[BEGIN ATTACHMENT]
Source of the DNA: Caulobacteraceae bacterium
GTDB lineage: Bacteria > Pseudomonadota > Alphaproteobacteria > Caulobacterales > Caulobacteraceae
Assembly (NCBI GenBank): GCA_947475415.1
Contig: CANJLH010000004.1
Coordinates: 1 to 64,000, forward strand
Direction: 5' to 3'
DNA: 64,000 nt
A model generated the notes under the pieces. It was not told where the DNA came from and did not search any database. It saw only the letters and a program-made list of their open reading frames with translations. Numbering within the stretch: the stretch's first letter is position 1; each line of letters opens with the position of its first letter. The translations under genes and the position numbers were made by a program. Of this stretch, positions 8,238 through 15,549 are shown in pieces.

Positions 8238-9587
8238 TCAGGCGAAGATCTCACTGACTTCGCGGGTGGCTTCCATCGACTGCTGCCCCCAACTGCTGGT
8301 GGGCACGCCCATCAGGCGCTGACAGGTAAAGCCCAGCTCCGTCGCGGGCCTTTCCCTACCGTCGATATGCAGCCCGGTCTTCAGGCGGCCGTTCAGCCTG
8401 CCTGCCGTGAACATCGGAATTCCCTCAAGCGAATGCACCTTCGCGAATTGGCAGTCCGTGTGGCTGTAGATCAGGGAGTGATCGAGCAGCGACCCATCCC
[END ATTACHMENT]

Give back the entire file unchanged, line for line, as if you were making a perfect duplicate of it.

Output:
Source of the DNA: Caulobacteraceae bacterium
GTDB lineage: Bacteria > Pseudomonadota > Alphaproteobacteria > Caulobacterales > Caulobacteraceae
Assembly (NCBI GenBank): GCA_947475415.1
Contig: CANJLH010000004.1
Coordinates: 1 to 64,000, forward strand
Direction: 5' to 3'
DNA: 64,000 nt
A model generated the notes under the pieces. It was not told where the DNA came from and did not search any database. It saw only the letters and a program-made list of their open reading frames with translations. Numbering within the stretch: the stretch's first letter is position 1; each line of letters opens with the position of its first letter. The translations under genes and the position numbers were made by a program. Of this stretch, positions 8,238 through 15,549 are shown in pieces.

Positions 8238-9587
8238 TCAGGCGAAGATCTCACTGACTTCGCGGGTGGCTTCCATCGACTGCTGCCCCCAACTGCTGGT
8301 GGGCACGCCCATCAGGCGCTGACAGGTAAAGCCCAGCTCCGTCGCGGGCCTTTCCCTACCGTCGATATGCAGCCCGGTCTTCAGGCGGCCGTTCAGCCTG
8401 CCTGCCGTGAACATCGGAATTCCCTCAAGCGAATGCACCTTCGCGAATTGGCAGTCCGTGTGGCTGTAGATCAGGGAGTGATCGAGCAGCGACCCATCCC